I agree completely. But what is the solution?
The essential driving force is that there are more persons wanting to pursueÂ research as a career than there are funding opportunities available. Those persons are in competition for limited funds since not everyone can be funded. The proverbial rat race occurs. Inevitably some lose out in this competition and must seek other career options.
The essential problem is that the necessities of maintaining fundingÂ makeÂ our research work a top priority. Whether that trumps family life is up to the individual to decide. Those who find the strain on their other interests (home life or evenÂ other hobbies) not worth the effortÂ sometimes find it necessary toÂ drop out of research.Â
Is this unique to research? No.Â Entrepreneurs starting and maintaining their own businessesÂ even more routinelyÂ make such choices. Like an entrepreneur, we make our own decisions that impact upon our ability to succeed. It is up to us to decide what must be done to continue and to act accordingly. And yes, part of that mayÂ include working harderÂ at the expense of our other activities, including home life. Â Â
Brutal, to be sure but what are the alternatives? Guaranteed funding for life for those lucky few with the right connections to land a plum job? This is the norm in some societies but does it represent the best way forward? It depends on where your opinion lies on the multiple scales of merit, fairness and humane lifestyles for those in the field.
Finally, allow meÂ some observations based on years of experience as a scientist. I know that IÂ might angerÂ some with these comments. But I really hope to provide advice to help most in their agonizing choices.
Always be aware that there is aÂ subpopulationÂ of humanity extremely driven to do science. They do not mind at all working over night and 12-16 hour days, by choice. It is their hobby and their life. They are driven to do so. 20-30 years ago, that description fit most everyone in science. Since then,Â science became a career choice for a larger number of people.Â That includes those seeking a 'more balanced' life as a scientist for which 12-16 hour daysÂ is decidedly not the choice. ButÂ they remain in competition for research funding with those more driven.Â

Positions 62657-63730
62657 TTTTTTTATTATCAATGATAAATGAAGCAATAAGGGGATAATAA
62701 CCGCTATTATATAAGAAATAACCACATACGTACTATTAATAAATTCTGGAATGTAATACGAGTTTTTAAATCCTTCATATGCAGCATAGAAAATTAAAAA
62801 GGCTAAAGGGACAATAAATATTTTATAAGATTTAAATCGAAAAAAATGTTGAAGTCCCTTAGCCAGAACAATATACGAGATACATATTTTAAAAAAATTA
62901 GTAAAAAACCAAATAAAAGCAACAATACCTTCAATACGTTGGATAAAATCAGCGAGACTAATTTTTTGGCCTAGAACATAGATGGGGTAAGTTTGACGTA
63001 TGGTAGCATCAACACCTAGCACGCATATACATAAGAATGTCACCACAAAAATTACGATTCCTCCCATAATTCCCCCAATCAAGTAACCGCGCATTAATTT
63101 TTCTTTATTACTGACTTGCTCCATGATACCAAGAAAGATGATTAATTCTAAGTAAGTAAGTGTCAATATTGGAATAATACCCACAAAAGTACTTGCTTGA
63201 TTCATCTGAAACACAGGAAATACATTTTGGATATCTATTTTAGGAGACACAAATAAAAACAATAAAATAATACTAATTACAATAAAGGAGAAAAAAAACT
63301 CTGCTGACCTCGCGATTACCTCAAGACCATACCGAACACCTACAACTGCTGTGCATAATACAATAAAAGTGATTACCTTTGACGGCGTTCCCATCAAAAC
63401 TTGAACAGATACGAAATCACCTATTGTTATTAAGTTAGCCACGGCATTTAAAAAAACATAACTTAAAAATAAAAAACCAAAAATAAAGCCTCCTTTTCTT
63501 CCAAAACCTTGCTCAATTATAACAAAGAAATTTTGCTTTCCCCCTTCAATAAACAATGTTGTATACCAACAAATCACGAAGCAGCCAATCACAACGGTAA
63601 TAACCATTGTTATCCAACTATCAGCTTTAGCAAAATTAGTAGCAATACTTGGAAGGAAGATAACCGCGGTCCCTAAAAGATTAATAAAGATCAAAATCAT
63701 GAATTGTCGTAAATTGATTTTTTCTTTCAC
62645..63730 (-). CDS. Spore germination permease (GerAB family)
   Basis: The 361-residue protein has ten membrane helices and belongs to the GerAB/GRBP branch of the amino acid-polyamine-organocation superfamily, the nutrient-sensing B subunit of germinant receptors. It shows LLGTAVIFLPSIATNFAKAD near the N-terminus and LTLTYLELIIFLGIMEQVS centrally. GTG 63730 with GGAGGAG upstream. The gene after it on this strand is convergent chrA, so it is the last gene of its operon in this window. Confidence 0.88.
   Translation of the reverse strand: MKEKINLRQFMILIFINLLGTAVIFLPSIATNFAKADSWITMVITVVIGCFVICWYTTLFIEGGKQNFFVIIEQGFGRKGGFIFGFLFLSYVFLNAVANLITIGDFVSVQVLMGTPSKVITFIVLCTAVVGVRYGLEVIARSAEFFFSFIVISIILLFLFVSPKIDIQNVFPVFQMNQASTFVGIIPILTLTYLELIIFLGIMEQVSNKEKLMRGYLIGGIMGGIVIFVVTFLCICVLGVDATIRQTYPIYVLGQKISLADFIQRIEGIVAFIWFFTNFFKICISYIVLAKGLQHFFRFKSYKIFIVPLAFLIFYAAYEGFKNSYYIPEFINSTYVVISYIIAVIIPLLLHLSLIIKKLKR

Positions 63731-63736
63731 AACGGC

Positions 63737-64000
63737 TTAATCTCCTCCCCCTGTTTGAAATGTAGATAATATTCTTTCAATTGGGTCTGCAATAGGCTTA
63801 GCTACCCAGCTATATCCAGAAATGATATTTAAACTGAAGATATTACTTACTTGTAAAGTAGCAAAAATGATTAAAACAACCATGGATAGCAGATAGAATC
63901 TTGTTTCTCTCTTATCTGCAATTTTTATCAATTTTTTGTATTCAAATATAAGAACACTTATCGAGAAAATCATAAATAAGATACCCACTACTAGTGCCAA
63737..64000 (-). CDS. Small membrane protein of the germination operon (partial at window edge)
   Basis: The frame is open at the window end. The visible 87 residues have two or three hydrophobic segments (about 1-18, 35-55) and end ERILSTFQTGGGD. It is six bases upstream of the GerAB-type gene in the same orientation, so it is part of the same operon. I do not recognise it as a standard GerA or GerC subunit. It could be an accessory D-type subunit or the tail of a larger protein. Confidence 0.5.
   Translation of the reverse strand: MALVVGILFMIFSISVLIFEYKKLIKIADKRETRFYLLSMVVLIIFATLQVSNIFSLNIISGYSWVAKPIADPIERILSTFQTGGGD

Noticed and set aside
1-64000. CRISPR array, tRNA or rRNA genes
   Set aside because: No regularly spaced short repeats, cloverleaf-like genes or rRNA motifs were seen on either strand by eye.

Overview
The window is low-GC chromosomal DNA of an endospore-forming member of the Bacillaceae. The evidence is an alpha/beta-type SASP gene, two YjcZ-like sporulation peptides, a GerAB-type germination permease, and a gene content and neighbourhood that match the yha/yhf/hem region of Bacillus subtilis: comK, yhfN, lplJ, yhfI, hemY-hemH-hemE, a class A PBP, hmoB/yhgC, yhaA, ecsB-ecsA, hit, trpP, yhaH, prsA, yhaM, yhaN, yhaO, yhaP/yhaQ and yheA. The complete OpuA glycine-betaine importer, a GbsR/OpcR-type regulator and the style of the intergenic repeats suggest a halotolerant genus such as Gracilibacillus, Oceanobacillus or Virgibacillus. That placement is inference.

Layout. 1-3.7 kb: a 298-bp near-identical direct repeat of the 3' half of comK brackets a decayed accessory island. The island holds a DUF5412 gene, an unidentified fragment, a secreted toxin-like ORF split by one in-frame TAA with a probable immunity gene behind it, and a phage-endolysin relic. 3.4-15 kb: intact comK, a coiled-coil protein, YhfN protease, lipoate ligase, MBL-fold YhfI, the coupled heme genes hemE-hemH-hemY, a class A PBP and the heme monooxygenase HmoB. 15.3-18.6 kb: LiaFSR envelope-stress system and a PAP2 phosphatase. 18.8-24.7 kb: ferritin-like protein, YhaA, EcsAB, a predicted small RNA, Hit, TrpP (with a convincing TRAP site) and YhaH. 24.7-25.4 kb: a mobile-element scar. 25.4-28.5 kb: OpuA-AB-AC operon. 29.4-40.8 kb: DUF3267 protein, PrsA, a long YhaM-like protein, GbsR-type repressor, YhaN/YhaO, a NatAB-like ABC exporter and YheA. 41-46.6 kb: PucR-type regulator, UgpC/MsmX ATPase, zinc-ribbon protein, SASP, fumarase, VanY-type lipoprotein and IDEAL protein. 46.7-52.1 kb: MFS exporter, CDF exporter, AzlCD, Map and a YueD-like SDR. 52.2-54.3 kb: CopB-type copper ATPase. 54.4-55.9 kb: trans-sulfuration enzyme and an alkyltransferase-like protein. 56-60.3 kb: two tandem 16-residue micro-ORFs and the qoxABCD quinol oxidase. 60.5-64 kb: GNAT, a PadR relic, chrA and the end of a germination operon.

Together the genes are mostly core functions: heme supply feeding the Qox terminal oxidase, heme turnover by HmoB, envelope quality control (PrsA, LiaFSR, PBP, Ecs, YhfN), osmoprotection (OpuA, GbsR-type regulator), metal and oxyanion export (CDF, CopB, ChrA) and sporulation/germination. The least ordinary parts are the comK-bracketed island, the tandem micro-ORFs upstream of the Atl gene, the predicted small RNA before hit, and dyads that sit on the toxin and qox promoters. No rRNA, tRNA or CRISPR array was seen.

All is not lost though for those without that insane desire to pursue science at all costs.Â IÂ often seeÂ very successful scientists workingÂ eight hour days. First of all, you must be capable--there are many whoÂ work 16 hours/day andÂ accomplish nothing. They don't last long in the field and nor should they (which is why I am against long-term funding for the lucky few hand-picked in a random fashion). Secondly, pick aÂ research fieldÂ that is amenable to conducting 9-5 experiments in which you can produce enough data to be successful.Â Thirdly, don't pick a type of study in which more hours equates to more data. If you are limited by the amount of time it takes, say, a mutant mouse to grow, there isÂ an equal constraint upon your competition--they can't outwork you. It's now up to you to outsmart them. Fourth, science is not all competition. Collaboration makes for the best science. Make sure your research is of value to others who will work with you to further all of your efforts. But also try to make sure that this collaborative relationship is balanced--a collaboration in which you do all of the work is ultimately not rewarding for you.
I hope this helps out some of you.Â Balancing research with home life is not trivial.Â We all do research because we love it, But some love it more than others. The key is to recognize this reality and fit your research to your other needs.Â Â Â